There is so much dialogue around accountability and Ofsted ‘ramping up inspection rates’ but in essence if we are not using the same rigour we expect teachers to apply in their teaching to the inspections of such are we not just permitting poor practice to continue unchallenged? I, for one, have escaped the tortuous delivery of VAK learning styles needing to be incorporated in every lesson but if Ofsted perceive that as ‘good’ then there must be others still drowning.

Image by fabrikasimf on Freepik.

Portrait of Sarah Hussey

The Joy of Headship

A guest blog by Sarah Hussey.

Teaching is tough, headship is hard – those of us who work in education know these things to be true! As a head teacher of 12 years and counting I cannot argue with these facts. Yet… I find sheer joy in my job pretty much every day. How you might well ask? By changing the narrative.

In 2019 a heady mix of many factors led me to be signed off work with chronic stress and anxiety for almost 6 months. Impending inspection, results that were far from ideal, managing staff, budget worries, a pretty hideous parental complaint that had me filing harassment charges with the police, and let’s not forget being peri-menopausal (that needs a whole blog in itself!). I was well and truly done and took to my bed where I stayed for some time! Then we had the first lockdown - a truly surreal time for us all.

I am happy and I love my job.

As I write this I am less than a week away from returning to school after our well-deserved break. I still have an impending inspection (God, I wish they would just get it over with), even more budget worries, and concerns about how my families and staff are going to survive the cost of living crisis. These are just a few of the things that are running through my mind. My mind, however, is at least working now as the wonder of HRT has defeated the damned brain fog and anxiety. But, I am looking forward to the new term. I would go as far as saying I am happy and I love my job. How have I got to this position?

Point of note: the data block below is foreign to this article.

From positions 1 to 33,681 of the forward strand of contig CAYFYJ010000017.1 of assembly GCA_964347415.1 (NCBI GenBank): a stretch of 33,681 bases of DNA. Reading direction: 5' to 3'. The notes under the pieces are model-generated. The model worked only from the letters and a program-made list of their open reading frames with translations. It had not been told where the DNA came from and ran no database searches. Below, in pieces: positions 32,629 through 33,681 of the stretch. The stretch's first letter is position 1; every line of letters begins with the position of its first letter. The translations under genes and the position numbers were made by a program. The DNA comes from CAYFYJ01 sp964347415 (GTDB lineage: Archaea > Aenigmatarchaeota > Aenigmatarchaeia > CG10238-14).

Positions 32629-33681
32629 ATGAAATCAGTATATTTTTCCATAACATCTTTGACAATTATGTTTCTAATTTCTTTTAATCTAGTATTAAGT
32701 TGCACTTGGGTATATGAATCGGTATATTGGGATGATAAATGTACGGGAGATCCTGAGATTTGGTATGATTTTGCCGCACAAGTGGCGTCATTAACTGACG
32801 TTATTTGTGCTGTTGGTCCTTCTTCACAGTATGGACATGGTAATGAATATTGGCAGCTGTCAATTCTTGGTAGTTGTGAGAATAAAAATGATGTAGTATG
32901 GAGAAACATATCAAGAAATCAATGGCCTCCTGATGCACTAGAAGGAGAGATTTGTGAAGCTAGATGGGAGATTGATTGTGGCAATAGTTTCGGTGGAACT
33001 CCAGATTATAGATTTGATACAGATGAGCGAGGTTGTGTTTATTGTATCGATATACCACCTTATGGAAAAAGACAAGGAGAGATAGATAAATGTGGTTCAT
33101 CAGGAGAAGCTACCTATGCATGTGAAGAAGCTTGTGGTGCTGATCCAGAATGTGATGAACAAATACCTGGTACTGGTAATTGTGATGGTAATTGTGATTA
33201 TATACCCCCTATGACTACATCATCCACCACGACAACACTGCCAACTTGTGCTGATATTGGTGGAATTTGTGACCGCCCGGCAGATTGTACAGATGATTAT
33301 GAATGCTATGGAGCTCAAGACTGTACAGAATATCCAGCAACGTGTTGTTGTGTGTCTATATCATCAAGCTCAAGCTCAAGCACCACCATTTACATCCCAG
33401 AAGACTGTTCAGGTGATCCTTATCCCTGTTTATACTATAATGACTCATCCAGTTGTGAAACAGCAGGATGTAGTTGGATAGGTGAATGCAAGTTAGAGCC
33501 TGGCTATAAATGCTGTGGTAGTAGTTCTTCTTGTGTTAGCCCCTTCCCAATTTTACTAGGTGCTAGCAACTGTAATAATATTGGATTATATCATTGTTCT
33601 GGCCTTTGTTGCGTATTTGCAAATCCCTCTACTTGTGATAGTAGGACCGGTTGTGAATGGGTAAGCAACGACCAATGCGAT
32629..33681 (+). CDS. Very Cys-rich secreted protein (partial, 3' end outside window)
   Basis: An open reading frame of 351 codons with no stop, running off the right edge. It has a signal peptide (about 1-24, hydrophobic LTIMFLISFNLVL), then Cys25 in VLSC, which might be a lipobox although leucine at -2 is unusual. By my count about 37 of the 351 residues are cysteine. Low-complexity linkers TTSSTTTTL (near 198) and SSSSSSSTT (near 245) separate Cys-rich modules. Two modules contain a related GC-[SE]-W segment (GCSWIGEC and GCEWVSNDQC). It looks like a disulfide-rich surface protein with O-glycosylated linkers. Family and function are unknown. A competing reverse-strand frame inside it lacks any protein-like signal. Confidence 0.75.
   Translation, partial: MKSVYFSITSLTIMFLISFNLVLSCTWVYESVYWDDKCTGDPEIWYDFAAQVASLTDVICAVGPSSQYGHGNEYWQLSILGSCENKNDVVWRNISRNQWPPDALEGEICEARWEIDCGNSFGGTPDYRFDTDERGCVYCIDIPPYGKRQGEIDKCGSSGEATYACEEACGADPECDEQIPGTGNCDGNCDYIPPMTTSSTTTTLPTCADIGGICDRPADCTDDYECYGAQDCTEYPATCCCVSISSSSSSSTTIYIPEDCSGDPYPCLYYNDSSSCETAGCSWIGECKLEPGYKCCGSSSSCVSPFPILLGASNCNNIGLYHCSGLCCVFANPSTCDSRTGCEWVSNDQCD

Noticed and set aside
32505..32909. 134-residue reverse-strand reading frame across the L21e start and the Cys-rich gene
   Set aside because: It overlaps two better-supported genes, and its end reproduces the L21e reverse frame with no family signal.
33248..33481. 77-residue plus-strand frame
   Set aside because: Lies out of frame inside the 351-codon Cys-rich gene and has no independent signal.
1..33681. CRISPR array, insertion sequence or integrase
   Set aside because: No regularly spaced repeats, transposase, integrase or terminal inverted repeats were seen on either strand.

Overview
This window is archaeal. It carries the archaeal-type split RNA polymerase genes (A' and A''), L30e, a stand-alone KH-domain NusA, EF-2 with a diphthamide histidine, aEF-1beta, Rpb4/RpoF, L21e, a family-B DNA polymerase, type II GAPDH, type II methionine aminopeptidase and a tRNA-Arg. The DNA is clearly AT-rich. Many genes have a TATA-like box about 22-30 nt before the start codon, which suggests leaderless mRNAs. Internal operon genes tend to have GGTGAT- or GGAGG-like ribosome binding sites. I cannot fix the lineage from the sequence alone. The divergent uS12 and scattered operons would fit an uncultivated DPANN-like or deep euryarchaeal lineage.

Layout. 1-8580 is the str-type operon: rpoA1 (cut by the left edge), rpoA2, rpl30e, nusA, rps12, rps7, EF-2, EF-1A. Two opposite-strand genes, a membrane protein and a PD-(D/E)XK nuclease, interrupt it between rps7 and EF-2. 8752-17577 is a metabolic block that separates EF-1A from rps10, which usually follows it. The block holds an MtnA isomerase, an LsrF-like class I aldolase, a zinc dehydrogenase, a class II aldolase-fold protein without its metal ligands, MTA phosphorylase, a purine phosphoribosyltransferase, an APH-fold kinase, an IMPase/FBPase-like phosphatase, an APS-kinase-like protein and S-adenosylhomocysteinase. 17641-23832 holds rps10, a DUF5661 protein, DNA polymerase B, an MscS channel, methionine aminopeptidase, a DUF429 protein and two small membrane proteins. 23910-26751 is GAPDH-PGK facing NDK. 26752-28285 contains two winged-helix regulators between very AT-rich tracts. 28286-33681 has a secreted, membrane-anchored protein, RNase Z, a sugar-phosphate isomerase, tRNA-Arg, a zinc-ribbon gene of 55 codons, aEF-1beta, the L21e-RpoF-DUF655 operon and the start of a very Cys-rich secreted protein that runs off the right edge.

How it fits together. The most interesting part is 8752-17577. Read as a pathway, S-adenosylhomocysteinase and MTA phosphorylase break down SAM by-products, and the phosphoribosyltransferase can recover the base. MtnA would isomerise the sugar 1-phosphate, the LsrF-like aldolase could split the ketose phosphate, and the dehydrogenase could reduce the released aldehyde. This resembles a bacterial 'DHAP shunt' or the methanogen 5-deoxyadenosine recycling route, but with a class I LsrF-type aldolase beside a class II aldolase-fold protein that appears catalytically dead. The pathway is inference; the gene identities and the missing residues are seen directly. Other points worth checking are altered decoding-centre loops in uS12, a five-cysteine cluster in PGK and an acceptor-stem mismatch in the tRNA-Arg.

The one thing about being mentally at rock bottom is that you can only move up again: I learned the hard way.

The one thing about being mentally at rock bottom is that you can only move up again. I thought for a few months that my passion, the fire that burned in my belly about doing the right thing for all our children had been extinguished and that made me really sad. The truth was that it had become a tiny, flickering ember which grew as I began to feel stronger. Now, I am not advocating that anyone should become this ill because of a job: well-being is vital and should never ever be an afterthought or a bolt on to your curriculum. I learnt this the hard way.

Dig deep and remember your values.

When things get tough you need to dig deep and remember your values – your reason for leading your school. I don’t mean the values that NPQH tell you to have; I mean the things that make the fire in your belly stay alight. I do this job because after 25 years in education I still believe education is a right for all children and can and does open up their world. I believe that a good school is a place where children, their families and your staff feel that they belong. The core of a good school is not necessarily zero-tolerance uniform/behaviour policies etc. It is relationships. Without these, progress will never be made.

Change the narrative – flip that switch.

I know it is tough and I know there are days when you would rather be doing anything but running another parent’s session about phonics or internet safety, but if you try to change the narrative, flip that switch in your head, it can and will make a difference.

What a privilege it is to be in this position.